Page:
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Willy Mason - Where the Humans Eat

2006-03-29 21:56

Like any good artist-cum-activist, Mason balances his complaints and anger with humorous self-awareness. "Why won't you listen / When I stamp my feet" he pouts on the title track (the song is apparently written to his cat) . And he shows his age with guileless charm in lyrics like "In the worried eyes of our parents", his rich, often harsh vocals reminiscent of Waiting for the Sun -era Jim Morrison.

Mason has already been compared to some of America's left wing musical heroes - and to Leonard Cohen in particular, thanks to the startling similarity between Mason's and Cohen's sound on "Still a Fly".

But although his heritage is apparent, he doesn't copy straight - his relaxed delivery is unpretentious and natural, letting the meaning of songs come through without drawing attention to any musical style. Mason's lyrics are meaningful, but steer clear of that annoyingly trite cleverness, and stultifying dogmatism so common on the left wing popular music scene.

He writes a lot about inequality, bigotry, the ludicrousness of group anti-conformism, and the guilt and fear felt by those of us who have more than we need.

But it's not all gloom and doom. Other far more moving tracks are full of stubborn hope for the future - take "Oxygen": "I want to hold my head up with dignity / proud of a life where to give means more than to take" in which he sings of a "forgotten America" that stood for justice and freedom. Ridiculously politically naive? Perhaps. Beautiful? Oh, unbelievably so.

If you own CDs by Leonard Cohen, The Doors, Bob Dylan, Bright Eyes, SA's own James Phillips, or SA's adopted son, Rodriguez, you may already be a Willy Mason fan. He's a promising talent, and Where the Humans Eat is a passionate album rich in the best blues and folk influences.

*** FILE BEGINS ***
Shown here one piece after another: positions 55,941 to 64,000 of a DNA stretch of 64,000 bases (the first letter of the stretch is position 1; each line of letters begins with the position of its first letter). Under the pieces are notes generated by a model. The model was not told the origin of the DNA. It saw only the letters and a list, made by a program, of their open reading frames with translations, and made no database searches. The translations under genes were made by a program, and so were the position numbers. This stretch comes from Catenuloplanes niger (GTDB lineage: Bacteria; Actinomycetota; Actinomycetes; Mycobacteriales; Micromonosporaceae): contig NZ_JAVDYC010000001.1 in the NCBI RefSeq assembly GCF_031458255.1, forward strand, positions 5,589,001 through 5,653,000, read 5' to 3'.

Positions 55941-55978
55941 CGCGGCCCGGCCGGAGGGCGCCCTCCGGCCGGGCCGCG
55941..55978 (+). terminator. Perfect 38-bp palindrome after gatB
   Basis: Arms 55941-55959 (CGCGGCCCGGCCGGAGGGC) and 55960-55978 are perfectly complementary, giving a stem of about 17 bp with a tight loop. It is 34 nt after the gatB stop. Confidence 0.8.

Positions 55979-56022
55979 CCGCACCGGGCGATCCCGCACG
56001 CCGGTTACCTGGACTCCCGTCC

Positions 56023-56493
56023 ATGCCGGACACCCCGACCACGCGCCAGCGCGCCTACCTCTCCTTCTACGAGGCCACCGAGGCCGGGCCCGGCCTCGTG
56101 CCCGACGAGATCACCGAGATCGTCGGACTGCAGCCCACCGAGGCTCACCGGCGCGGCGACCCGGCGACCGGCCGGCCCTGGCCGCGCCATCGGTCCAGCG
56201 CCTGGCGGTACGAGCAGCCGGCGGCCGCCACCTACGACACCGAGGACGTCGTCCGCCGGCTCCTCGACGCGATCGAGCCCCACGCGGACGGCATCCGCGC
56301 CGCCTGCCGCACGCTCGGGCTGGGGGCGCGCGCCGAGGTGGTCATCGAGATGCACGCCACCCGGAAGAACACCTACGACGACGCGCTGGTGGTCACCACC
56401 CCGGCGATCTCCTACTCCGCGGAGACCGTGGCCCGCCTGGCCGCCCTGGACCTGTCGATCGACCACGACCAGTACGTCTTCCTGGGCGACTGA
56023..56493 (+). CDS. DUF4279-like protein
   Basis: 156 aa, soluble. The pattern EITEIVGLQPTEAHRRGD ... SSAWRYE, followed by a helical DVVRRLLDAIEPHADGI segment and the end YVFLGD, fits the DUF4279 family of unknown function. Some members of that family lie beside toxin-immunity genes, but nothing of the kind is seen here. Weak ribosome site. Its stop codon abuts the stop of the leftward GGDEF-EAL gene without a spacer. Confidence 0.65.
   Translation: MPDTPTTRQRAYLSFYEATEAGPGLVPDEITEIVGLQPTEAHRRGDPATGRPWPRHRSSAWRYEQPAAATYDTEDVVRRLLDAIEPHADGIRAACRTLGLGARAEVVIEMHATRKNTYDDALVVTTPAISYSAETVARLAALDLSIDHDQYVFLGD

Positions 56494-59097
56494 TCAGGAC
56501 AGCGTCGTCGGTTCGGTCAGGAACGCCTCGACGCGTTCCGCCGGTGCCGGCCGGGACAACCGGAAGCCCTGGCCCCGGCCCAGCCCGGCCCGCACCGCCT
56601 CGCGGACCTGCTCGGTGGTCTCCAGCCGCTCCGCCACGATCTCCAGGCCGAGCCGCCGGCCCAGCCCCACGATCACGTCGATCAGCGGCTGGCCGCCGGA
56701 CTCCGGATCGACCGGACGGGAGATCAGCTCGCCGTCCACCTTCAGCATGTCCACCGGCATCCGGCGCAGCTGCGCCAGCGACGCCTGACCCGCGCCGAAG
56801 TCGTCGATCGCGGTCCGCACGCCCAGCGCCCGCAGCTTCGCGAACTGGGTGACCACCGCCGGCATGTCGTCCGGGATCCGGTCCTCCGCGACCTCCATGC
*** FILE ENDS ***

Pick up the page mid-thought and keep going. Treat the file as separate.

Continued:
- Jean barker


"...there's a sense he's aware of how his precociousness might appear, and you can't help but warm to him."
- David Peschek

"...anyone who can develop a song and album title from his pet cats' feeding time is likely to be entertaining us for years to come. When all is said and done, you're chances of finding a more assured and promising debut this year are pretty slim."
- Peter Hayward for

"Mason's lo-fi blues/folk blend is refreshingly humble and unostentatious."
- Brian Howe for Pitchforkmedia

Although he tackles serious topics like homelessness, sings autumnal blues like a Woodstock-era folk hero, and has been compared to Leonard Cohen and Dylan, Willy Mason is just 20 years old, and made this album aged 19. A friend of Conor Oberst (the latest folk golden boy) "discovered" Mason, and got him his first big recording and distribution deal. Mason shares Oberst's opposition to the current warlike world and "every man for himself" failure of ethics in US politics.

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